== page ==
Claus Sluter sculpted the figure of the Prophet Jeremiah (thought possibly to be the author of the book of Lamentations) and provided him originally with copper spectacles. The glasses worn by Jeremiah likely were meant to emphasize the primacy of reading at the monastery and also the authority of scripture. The sculpture of David originally had a harp with ivory strings and Mary Magdalene who was on the platform of the cross originally had a copper crown. None of these very special objects survived and our interest rests primarily rests with the missing spectacles. Like the other two objects they had been made by Hennequin, a goldsmith residing in Dijon who made the three items, sold them and finally delivered them to Sluter and Malouel (APPENDIX A).
The fountain served as a cemetery cross and also as an irrigation source for
the monastery’s orchard. The monastery functioned until the time of the French
Revolution when it was mostly destroyed. The hexagonal base with the figures of
the six prophets who had foreseen the death of Christ on the Cross (Moses,
David, Jeremiah, Zachariah, Daniel and Isaiah) fortunately survived. Sluter’s
Calvary group and the crucifix were damaged during the first half of the 18th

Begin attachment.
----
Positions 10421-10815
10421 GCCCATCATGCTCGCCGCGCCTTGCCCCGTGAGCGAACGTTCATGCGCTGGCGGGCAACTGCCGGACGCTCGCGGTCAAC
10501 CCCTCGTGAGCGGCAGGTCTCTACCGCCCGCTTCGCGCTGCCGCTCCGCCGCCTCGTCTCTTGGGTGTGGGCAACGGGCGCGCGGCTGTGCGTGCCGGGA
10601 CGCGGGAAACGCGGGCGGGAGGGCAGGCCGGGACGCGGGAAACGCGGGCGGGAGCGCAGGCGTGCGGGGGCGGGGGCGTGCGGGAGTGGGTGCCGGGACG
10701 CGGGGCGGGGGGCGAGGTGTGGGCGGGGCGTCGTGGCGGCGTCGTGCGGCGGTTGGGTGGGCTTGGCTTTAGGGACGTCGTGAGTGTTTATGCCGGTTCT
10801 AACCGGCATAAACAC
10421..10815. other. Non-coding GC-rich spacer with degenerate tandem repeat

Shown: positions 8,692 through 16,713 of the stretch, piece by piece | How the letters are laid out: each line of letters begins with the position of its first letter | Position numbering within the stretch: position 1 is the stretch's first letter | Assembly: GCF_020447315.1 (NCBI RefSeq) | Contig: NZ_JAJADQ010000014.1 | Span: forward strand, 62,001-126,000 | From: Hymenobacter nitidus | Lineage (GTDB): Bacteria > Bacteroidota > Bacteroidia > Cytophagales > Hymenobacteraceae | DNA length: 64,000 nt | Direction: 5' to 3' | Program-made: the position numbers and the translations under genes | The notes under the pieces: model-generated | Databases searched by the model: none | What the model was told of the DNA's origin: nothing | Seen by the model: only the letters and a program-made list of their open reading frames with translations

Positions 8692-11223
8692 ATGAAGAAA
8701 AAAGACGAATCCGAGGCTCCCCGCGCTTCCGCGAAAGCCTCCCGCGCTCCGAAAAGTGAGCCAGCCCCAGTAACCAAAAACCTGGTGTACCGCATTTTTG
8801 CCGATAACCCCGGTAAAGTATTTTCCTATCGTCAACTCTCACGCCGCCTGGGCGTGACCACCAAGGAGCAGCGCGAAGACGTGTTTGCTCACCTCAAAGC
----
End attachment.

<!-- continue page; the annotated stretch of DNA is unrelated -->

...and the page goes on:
century and then these wonders of art and faith, powerful symbols of domination
by the joined powers of church and state, were destroyed in 1791.The
charterhouse was also mostly destroyed during the French Revolution. In fact the
communal government of Dijon did not vote specifically to destroy the
charterhouse. It was sold to a Parisian industrialist, Emmanuel Cretet, who
planned to establish a textile factory on the site, and who later styled himself
the “Count of Champmol.” He couldn’t make a go of the textile factory so he just
sold the stones for a profit. The tombs had been removed by the communal
government and were then voted to be destroyed, like the tombs of the French
kings at St.-Denis. They were then restored and are now in the art museum in
Dijon (Musée de Beaux-Arts).
Philip the Bold died in 1404 and Claus Sluter died 2 years later. Three major works of Claus Sluter still remain (APPENDIX B): the doorway of the former chapel with statues of Philip the Bold and Margaret of Flanders, and the Well of Moses, and the tomb itself, which is the pride of the Dijon Museum. The story regarding the copper eyeglasses likely worn by the stature of Jeremiah for over 300 years is especially interesting because, at least from all of the research of the website, there is no other story or example which compares to this (APPENDIX C).